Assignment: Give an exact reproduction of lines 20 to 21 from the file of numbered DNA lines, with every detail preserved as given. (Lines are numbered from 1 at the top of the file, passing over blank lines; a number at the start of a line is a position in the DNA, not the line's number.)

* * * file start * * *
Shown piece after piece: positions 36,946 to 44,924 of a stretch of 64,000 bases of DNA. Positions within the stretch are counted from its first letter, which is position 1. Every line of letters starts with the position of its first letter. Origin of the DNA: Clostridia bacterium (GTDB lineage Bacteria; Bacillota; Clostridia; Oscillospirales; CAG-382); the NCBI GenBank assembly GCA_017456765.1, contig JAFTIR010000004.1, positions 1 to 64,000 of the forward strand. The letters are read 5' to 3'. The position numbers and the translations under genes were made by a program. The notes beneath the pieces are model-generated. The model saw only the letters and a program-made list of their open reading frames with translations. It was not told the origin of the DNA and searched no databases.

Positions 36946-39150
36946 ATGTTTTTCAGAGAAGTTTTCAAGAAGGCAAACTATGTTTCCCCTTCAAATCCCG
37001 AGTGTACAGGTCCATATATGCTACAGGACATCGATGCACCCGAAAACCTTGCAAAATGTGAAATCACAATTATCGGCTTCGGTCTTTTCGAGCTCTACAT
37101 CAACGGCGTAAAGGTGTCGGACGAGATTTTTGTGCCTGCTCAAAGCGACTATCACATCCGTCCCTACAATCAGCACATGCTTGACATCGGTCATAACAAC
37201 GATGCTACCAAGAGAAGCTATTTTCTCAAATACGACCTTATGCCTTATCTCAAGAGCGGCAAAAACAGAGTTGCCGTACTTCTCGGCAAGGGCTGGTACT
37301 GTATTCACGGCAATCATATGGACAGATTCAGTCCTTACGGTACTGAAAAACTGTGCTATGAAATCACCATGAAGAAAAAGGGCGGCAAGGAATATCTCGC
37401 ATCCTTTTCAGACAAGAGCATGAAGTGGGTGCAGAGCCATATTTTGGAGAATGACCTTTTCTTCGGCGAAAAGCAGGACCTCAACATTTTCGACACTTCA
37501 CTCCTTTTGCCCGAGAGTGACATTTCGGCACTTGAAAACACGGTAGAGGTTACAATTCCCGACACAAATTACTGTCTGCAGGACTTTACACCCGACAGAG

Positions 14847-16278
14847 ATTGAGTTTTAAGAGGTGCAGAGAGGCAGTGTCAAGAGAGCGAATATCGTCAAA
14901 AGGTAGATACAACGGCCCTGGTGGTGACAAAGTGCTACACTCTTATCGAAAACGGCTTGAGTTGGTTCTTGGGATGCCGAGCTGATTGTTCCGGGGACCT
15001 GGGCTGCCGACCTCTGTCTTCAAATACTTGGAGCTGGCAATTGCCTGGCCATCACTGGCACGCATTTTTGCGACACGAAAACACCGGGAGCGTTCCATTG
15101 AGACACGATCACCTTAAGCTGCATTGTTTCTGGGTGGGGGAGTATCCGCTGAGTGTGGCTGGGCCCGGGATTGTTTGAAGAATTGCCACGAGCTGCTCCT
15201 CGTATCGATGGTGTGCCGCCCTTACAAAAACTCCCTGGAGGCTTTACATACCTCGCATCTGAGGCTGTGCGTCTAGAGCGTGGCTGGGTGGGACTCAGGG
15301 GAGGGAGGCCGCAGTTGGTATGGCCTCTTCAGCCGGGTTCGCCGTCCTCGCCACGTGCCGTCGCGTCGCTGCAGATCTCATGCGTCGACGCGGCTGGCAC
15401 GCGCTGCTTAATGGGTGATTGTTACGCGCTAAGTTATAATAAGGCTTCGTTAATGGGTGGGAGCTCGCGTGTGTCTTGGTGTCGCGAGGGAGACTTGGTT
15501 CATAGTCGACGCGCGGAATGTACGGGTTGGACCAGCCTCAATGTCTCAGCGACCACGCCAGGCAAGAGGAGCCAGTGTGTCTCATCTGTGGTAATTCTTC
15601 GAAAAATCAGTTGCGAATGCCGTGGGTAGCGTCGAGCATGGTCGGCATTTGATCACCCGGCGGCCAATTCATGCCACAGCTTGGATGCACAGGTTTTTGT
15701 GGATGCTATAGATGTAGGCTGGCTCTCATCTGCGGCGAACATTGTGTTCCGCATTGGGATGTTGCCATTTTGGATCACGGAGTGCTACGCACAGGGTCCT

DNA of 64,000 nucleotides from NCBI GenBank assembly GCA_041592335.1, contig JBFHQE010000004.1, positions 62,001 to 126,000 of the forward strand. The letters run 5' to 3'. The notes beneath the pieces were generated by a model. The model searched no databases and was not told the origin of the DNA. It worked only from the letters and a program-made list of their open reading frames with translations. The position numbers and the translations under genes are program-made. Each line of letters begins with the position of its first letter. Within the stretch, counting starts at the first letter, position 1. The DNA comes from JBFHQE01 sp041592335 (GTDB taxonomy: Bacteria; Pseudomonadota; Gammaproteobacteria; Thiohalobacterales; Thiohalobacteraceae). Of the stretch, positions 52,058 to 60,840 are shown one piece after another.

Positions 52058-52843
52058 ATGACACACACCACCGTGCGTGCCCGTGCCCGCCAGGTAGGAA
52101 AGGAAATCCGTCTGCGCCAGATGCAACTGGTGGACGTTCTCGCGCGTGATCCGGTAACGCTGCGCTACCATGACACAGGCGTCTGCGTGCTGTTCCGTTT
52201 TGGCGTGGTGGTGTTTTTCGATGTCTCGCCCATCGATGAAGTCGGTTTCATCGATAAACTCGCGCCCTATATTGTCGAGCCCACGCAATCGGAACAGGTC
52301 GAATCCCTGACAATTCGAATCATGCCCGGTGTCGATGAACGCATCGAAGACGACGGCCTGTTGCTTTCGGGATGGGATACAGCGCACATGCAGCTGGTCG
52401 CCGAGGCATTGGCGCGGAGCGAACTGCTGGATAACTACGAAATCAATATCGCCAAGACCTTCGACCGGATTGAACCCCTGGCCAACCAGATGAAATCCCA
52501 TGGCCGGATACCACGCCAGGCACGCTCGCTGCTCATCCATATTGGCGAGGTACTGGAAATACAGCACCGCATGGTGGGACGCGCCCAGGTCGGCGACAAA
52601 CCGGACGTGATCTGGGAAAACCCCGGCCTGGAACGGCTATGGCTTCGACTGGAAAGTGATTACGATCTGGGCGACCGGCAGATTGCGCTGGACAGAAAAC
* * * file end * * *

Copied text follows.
15701 GGATGCTATAGATGTAGGCTGGCTCTCATCTGCGGCGAACATTGTGTTCCGCATTGGGATGTTGCCATTTTGGATCACGGAGTGCTACGCACAGGGTCCT

DNA of 64,000 nucleotides from NCBI GenBank assembly GCA_041592335.1, contig JBFHQE010000004.1, positions 62,001 to 126,000 of the forward strand. The letters run 5' to 3'. The notes beneath the pieces were generated by a model. The model searched no databases and was not told the origin of the DNA. It worked only from the letters and a program-made list of their open reading frames with translations. The position numbers and the translations under genes are program-made. Each line of letters begins with the position of its first letter. Within the stretch, counting starts at the first letter, position 1. The DNA comes from JBFHQE01 sp041592335 (GTDB taxonomy: Bacteria; Pseudomonadota; Gammaproteobacteria; Thiohalobacterales; Thiohalobacteraceae). Of the stretch, positions 52,058 to 60,840 are shown one piece after another.